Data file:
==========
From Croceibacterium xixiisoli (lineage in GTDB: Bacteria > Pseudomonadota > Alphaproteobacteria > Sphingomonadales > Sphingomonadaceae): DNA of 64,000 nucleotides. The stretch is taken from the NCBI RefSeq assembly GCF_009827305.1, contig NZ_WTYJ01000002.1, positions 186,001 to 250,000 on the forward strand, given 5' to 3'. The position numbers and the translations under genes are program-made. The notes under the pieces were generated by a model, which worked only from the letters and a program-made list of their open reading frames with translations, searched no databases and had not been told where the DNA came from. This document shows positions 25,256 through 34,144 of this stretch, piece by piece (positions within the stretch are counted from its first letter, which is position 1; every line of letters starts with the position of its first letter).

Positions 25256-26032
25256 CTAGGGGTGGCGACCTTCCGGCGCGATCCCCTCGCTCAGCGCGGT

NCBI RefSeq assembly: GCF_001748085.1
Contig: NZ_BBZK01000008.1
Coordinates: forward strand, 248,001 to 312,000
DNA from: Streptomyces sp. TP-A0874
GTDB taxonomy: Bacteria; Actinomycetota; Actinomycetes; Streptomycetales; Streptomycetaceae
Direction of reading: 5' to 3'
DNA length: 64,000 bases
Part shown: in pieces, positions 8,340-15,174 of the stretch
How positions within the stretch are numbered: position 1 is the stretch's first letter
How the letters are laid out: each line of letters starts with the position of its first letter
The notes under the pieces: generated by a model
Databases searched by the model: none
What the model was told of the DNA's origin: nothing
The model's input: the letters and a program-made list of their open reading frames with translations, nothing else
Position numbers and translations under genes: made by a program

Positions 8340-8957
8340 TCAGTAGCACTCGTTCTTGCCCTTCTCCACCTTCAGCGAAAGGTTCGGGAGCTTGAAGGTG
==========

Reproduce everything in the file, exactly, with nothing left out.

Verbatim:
From Croceibacterium xixiisoli (lineage in GTDB: Bacteria > Pseudomonadota > Alphaproteobacteria > Sphingomonadales > Sphingomonadaceae): DNA of 64,000 nucleotides. The stretch is taken from the NCBI RefSeq assembly GCF_009827305.1, contig NZ_WTYJ01000002.1, positions 186,001 to 250,000 on the forward strand, given 5' to 3'. The position numbers and the translations under genes are program-made. The notes under the pieces were generated by a model, which worked only from the letters and a program-made list of their open reading frames with translations, searched no databases and had not been told where the DNA came from. This document shows positions 25,256 through 34,144 of this stretch, piece by piece (positions within the stretch are counted from its first letter, which is position 1; every line of letters starts with the position of its first letter).

Positions 25256-26032
25256 CTAGGGGTGGCGACCTTCCGGCGCGATCCCCTCGCTCAGCGCGGT

NCBI RefSeq assembly: GCF_001748085.1
Contig: NZ_BBZK01000008.1
Coordinates: forward strand, 248,001 to 312,000
DNA from: Streptomyces sp. TP-A0874
GTDB taxonomy: Bacteria; Actinomycetota; Actinomycetes; Streptomycetales; Streptomycetaceae
Direction of reading: 5' to 3'
DNA length: 64,000 bases
Part shown: in pieces, positions 8,340-15,174 of the stretch
How positions within the stretch are numbered: position 1 is the stretch's first letter
How the letters are laid out: each line of letters starts with the position of its first letter
The notes under the pieces: generated by a model
Databases searched by the model: none
What the model was told of the DNA's origin: nothing
The model's input: the letters and a program-made list of their open reading frames with translations, nothing else
Position numbers and translations under genes: made by a program

Positions 8340-8957
8340 TCAGTAGCACTCGTTCTTGCCCTTCTCCACCTTCAGCGAAAGGTTCGGGAGCTTGAAGGTG